Now for something I’ve wanted to do all year but couldn’t bring myself to: spotlighting Glen campbell’s final album. I had listened to a couple songs before now, but to try and listen to the whole thing was just too sad for a Glen fan like me. But I wanted to honor him with this and made it my goal to do before the end of 2017. I thought I’d enlist another Glen fan to help honor him as well, so I got Zack of The Musical Divide to join me in sharing his thoughts about Campbell’s last album. Neither of us wanted this to be a review, just a way to honor our friend.

Megan: So what we have here is mostly–actually I thought until I heard this that it was all–cover songs, but they’re songs that one, meant something to Glen, as they were supposedly songs he gravitated toward when he was just sitting around with his family picking his guitar, and two, a lot of them also have undertones running through them that sort of explain what’s going on for him at the time.

Zack: “I think overall that yes, Adios is mostly a covers album full of the few songs Glen was still able to play. However, the way that the majority of the tracks speak to deeper levels given his condition is chilling. I think overall it’s amazing how great and passionate he still sounded vocally, and even the instrumentation is often on point. I enjoyed the soft touches of piano on “Just Like Always” and “Postcard From Paris”, and the crisp fiddle on “Arkansas Farmboy” was a treat for the ears.

Zack: I love the rollicking banjo on the opener, “Everybody’s ‘talkin’.” I think one thing you notice with this album is that they aren’t just cover songs. They’re sort of relatable to what was his situation at the time. For example, he says everybody’s talking at him, and he can’t hear a word they’re saying. With Alzheimer’s, him “not hearing” could be him not comprehending or remembering what was being said. A joyous opener on an instrumental standpoint, but a somber way to open it all.

Megan: I noticed all that too, and as we’ve mentioned, it will sort of continue to be a theme throughout this record, lingering in the background to add a touch of sadness to the whole thing. I also am amazed by how surprisingly good his voice is.

Zack: I agree regarding him being really solid vocally all throughout this album. With the next track, “Just Like Always”, he’s recalling a special night he had with his lover, and with the soft piano bolstering it, it’s meant to be seen more as somber I think for this version. After all, we again get a line such as “Maybe someday I will forget”, and that can’t be a coincidence. Of course, there’s enough ambiguity in the writing to imply that even if he does forget that night and even if his lover in question moves on, their love will still last forever. There’s a lot of subtext here. Really solid, touching, and honestly hard to listen to so far. It’s beautiful.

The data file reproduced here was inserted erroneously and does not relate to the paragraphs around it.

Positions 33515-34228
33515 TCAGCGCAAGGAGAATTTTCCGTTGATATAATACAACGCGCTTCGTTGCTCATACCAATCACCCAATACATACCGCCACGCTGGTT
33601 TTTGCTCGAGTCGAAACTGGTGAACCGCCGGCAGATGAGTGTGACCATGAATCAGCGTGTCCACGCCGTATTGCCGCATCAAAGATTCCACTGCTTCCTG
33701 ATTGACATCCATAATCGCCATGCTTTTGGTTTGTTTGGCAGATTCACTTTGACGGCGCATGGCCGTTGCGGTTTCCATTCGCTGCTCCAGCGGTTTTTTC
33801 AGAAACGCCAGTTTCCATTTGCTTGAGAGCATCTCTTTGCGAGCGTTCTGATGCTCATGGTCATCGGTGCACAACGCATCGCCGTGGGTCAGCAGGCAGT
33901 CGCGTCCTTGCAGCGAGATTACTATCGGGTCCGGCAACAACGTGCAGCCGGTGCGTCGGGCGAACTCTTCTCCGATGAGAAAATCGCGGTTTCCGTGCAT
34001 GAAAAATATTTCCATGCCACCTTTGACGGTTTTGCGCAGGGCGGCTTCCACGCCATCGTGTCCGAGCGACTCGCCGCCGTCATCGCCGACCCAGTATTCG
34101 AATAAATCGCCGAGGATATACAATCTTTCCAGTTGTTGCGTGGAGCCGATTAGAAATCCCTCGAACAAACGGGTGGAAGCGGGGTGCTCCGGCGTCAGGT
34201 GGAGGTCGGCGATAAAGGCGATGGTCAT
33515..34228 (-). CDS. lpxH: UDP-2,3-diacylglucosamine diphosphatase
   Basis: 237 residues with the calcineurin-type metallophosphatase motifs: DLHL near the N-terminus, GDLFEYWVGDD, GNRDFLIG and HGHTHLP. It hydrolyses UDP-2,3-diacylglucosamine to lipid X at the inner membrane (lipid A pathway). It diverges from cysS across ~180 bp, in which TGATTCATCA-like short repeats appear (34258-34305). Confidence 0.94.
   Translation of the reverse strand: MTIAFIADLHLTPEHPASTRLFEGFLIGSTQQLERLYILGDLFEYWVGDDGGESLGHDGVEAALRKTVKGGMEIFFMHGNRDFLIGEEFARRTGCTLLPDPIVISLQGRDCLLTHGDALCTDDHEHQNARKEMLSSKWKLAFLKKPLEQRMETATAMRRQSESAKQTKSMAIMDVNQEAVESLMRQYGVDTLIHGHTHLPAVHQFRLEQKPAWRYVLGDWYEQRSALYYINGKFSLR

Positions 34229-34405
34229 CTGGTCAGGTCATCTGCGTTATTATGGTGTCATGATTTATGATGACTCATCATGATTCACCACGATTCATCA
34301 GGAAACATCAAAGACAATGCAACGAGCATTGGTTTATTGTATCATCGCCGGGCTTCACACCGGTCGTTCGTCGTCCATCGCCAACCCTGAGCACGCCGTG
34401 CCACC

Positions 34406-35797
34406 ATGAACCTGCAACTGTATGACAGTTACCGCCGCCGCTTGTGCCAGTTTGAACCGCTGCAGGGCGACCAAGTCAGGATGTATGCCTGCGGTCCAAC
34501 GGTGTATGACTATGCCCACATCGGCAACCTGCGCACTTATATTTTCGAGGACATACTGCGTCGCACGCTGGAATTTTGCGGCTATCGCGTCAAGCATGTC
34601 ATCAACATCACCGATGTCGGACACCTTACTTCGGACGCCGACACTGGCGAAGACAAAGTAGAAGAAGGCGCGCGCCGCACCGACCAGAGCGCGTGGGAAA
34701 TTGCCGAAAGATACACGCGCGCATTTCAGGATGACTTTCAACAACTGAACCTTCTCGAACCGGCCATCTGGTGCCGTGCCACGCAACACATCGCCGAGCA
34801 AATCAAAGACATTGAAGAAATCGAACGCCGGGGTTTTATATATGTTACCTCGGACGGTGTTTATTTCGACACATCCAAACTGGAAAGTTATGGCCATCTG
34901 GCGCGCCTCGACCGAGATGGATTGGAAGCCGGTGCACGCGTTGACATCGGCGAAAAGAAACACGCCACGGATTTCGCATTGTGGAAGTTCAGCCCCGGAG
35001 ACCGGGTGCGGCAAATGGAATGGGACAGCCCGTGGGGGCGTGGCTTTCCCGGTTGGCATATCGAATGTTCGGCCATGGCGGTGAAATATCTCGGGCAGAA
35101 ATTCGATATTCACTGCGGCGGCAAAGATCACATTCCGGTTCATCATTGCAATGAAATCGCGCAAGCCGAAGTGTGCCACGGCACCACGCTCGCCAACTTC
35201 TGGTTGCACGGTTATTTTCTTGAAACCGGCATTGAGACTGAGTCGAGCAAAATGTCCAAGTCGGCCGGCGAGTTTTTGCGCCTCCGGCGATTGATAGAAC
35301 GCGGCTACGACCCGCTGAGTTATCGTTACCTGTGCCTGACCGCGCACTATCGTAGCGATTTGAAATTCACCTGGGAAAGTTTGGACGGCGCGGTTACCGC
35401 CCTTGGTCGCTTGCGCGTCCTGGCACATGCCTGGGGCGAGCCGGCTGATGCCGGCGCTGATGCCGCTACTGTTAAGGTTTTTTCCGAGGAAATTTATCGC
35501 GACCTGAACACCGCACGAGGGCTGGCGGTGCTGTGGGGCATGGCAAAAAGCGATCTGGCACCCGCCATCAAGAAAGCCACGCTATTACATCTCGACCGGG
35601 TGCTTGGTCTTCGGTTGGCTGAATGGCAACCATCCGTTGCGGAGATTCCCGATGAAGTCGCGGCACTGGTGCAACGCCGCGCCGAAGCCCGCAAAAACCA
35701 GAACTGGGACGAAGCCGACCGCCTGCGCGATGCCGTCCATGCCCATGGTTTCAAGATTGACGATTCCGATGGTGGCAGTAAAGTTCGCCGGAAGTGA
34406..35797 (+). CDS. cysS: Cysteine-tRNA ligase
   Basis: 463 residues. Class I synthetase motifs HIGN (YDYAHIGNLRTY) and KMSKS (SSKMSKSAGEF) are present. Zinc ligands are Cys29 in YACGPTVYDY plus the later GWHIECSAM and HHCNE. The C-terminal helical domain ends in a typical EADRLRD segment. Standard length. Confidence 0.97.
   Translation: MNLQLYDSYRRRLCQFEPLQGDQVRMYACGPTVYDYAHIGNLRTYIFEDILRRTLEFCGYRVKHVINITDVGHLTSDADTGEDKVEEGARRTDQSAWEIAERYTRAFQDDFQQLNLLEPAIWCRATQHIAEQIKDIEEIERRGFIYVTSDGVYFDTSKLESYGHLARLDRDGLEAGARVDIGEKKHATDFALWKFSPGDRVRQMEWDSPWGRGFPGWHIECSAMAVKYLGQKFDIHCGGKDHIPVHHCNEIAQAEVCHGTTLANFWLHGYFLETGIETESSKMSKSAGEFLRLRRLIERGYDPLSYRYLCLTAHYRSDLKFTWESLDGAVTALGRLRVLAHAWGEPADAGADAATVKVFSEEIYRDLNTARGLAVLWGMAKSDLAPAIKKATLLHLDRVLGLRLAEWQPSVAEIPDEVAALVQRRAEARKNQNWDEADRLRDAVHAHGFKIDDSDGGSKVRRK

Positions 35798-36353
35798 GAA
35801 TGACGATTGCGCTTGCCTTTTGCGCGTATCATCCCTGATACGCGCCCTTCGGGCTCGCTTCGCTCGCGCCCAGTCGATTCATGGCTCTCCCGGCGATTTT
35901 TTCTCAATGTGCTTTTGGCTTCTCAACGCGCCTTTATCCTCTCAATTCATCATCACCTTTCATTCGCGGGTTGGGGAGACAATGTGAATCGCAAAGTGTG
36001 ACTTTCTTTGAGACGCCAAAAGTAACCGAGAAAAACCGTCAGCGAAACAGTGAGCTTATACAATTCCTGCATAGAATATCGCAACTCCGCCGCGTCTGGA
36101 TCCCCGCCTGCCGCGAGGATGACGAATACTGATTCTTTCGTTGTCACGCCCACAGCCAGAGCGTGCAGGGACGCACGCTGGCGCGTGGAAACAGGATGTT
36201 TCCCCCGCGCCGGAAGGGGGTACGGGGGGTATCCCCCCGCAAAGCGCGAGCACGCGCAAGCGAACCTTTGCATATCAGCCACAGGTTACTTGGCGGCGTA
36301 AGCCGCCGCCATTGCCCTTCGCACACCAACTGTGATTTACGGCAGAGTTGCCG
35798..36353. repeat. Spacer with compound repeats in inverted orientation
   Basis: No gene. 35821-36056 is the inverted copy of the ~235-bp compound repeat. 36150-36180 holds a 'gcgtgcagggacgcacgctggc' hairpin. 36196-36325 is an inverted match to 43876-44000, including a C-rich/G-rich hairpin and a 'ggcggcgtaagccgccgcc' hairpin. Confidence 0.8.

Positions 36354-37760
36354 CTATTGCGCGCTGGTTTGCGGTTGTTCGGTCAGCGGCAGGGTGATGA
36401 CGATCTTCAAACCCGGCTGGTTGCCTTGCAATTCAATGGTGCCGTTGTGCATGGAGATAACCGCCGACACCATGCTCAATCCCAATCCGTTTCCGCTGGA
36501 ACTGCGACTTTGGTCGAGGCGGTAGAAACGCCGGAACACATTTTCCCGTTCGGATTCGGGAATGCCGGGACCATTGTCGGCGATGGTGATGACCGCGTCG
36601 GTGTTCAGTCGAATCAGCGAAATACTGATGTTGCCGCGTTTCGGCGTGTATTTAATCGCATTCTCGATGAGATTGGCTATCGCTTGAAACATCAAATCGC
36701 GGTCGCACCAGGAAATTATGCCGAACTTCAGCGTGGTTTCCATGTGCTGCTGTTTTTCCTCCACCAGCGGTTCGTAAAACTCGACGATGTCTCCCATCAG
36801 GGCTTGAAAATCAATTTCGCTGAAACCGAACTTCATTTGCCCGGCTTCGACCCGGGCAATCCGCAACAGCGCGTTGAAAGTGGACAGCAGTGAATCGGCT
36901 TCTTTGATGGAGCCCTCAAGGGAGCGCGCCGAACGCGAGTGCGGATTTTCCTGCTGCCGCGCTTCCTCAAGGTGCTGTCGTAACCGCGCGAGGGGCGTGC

Megan: Speaking of hard to listen to, enter “Funny How Time Slips Away.” It also obviously reflects what’s going on with Glen, and in that light, it’s got more meaning than the original intent of the song. He and Willie Nelson should have done more stuff together, that pair really works.

Zack: Considering this is similar thematically to Just Like Always, I see this more as a counter moment of levity considering how heavy the album starts. Considering he’s doing it with Willie, it feels just like two old buddies dusting off one of the few songs people will know is a cover right from the get go. I mean, there’s at least some humor as the narrator calls out his ex for saying she’ll love her new beau forever when that’s the same thing she told him originally. Like I said, I see it merely as a counter to the darkness so far, and it’s needed.

Megan: I’ve never heard “Arkansas Farm Boy” either. This is a more lighthearted song too, and one of the few without as much of the sad undertones and double meanings. I need to find the original of this, this is a really great song. Also love the fiddle.

Zack: Oh, this is actually an original tune. I like how he recalls his childhood here. Sure, it was tough, but at the same time he remembers everything very fondly, especially since it’s when he learned to play music. At the same time, we have allusions to his aging self again as he states he’d give anything to go back again. It rings a hell of a lot more louder than say, someone on the radio wanting to be twenty again just so they can get drunk every weekend…

Megan: I also enjoy “Am I All Alone”. It goes in with the theme of songs reflecting his state of mind. I Actually would like to hear more Vince Gill if I’m honest.